Regular sex is already pretty nice, and in my experience "mind blowing" sex, while also nice, is sort of overrated. I mean who in his or her right mind says "oh darn it, that last orgasm sucked because it wasn't the best ever" and/or "my partner's last orgasm sucked because it wasn't her/his best ever?"
For one thing, it's precisely because "regular" sex is lovely that I don't think I'd lose anything by experiencing "the best sex ever." I totally agree with him that we shouldn't let the perfect be the enemy of the good. But that doesn't mean I'd turn down a one-time experience of "perfection," or some reasonable fascimile thereof.

For another, my idea of "mind blowing" would be pretty multidimensional. I wouldn't sneeze at an orgasm that went longer and took me deeper than ever before, but (as figleaf might well say himself, if he weren't still zipping through those green lights) there's way more to marvelous sex than just shuddering orgasms. There's imagination. There's anticipation. There's the give-and-take, following and leading, of dancing horizontally with a partner. There's the duet of shifting tempos and crescendoes, whether in sweet harmony or giddy dissonance. There's the lure of trying something new, for the first time, and gently pushing each other's boundaries. There's playfulness and a readiness to laugh when something doesn't work quite perfectly after all.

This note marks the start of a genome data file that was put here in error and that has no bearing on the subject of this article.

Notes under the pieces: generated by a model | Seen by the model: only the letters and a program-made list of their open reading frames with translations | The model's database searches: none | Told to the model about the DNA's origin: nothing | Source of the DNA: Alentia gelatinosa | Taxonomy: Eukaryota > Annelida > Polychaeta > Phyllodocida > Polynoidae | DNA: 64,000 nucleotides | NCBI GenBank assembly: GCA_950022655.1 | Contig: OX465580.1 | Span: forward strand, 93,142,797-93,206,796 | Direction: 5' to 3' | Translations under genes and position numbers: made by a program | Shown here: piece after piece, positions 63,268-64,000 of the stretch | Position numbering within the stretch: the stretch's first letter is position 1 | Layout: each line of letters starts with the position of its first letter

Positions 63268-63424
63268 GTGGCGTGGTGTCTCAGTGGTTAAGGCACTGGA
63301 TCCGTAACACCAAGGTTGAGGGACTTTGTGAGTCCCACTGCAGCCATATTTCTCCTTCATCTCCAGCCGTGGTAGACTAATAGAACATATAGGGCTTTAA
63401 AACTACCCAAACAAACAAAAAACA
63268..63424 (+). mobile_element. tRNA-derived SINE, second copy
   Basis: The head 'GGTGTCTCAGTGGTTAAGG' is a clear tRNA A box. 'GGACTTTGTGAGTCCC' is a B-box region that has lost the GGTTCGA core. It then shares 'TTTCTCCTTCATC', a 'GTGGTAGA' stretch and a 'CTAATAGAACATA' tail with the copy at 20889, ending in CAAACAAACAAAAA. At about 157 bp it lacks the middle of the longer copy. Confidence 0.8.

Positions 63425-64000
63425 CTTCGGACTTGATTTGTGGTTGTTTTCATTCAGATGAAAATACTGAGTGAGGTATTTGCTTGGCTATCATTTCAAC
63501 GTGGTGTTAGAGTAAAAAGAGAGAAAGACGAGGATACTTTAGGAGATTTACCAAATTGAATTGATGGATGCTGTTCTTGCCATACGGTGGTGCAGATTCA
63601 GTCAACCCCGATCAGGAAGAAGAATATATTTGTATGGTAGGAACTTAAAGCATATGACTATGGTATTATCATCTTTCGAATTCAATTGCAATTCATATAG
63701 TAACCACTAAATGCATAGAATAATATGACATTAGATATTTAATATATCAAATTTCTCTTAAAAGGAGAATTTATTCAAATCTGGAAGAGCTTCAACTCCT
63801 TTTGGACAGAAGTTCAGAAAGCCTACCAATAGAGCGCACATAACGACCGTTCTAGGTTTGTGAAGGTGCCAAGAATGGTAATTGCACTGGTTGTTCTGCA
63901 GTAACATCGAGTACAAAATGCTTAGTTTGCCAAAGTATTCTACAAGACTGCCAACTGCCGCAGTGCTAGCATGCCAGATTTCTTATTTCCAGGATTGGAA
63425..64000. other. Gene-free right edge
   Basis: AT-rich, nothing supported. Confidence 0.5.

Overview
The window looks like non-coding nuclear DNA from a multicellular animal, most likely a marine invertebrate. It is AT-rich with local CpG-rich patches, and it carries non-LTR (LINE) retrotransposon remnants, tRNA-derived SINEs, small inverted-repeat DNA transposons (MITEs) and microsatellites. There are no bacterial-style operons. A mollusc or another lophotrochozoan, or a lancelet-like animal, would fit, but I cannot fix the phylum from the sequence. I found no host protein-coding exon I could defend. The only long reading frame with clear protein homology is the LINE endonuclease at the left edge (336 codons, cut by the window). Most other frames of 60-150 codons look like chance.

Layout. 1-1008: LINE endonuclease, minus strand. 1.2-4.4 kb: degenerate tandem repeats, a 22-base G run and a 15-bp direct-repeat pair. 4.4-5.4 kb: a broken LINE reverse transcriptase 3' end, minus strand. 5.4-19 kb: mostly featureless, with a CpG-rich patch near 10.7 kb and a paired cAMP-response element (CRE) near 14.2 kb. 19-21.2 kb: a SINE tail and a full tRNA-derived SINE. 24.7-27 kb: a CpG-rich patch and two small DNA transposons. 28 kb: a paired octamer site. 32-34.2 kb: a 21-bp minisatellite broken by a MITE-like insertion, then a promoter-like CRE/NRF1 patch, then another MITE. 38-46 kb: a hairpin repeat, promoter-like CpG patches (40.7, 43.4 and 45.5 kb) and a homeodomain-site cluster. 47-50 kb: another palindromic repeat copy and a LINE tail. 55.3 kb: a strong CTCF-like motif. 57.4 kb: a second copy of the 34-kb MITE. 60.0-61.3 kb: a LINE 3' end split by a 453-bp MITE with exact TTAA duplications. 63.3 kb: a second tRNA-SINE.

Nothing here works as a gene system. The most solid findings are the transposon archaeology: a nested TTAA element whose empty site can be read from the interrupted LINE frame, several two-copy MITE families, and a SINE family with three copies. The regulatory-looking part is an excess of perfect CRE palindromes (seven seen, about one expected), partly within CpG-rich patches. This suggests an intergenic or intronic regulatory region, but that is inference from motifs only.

And then there's the shivery thrill of imagining a week spent having sex. A whole week! Speaking as a fuddy-duddy old mother of two, even the prospect of a week devoted to mediocre sex leaves me giddy. (But really: if I had a whole week, it would not be mediocre.)

On a more philosophical level, if I'm given a choice between efficiency or a new and intense experience, I'll never view it as a choice at all. My bias is always to assume that experience is how we grow. So that week might just be deeply pleasurable. It might be transformative. Either way, "mind blowing" is a pretty clichéd term - but even if that single week of perfect sex were never repeated (and the original question didn't say it would be your last great sex, ever) I can't imagine regretting it. The aftershocks would echo, whether with my partner or alone. Because of that, I'd never be precisely the same.

And I'd have a plethora of ways to occupy my imagination while I sat idling at all those red lights.


Jake Young said... may or may not be appropriate for me to comment at all on this, but I thought it was clever and a pretty amusing read. (I mean that in a good way of course)

Second...your argument blew his out of the water. HaHa

Sungold said...

Hi Jake - Well, it's as appropriate for you to comment as it is for me to post this in the first place. :-) Anyway, you're one of a handful of readers who can appreciate how very little gain I'd get from hitting only green lights in Athens!

But this really wasn't an argument; I think there are as many valid ways to respond to that question as there are readers and writers. I *did* tease figleaf a bit just because I know him reasonably well, and I don't believe he'd actually choose the green lights; I thought he was mostly being contrarian. But you never know ...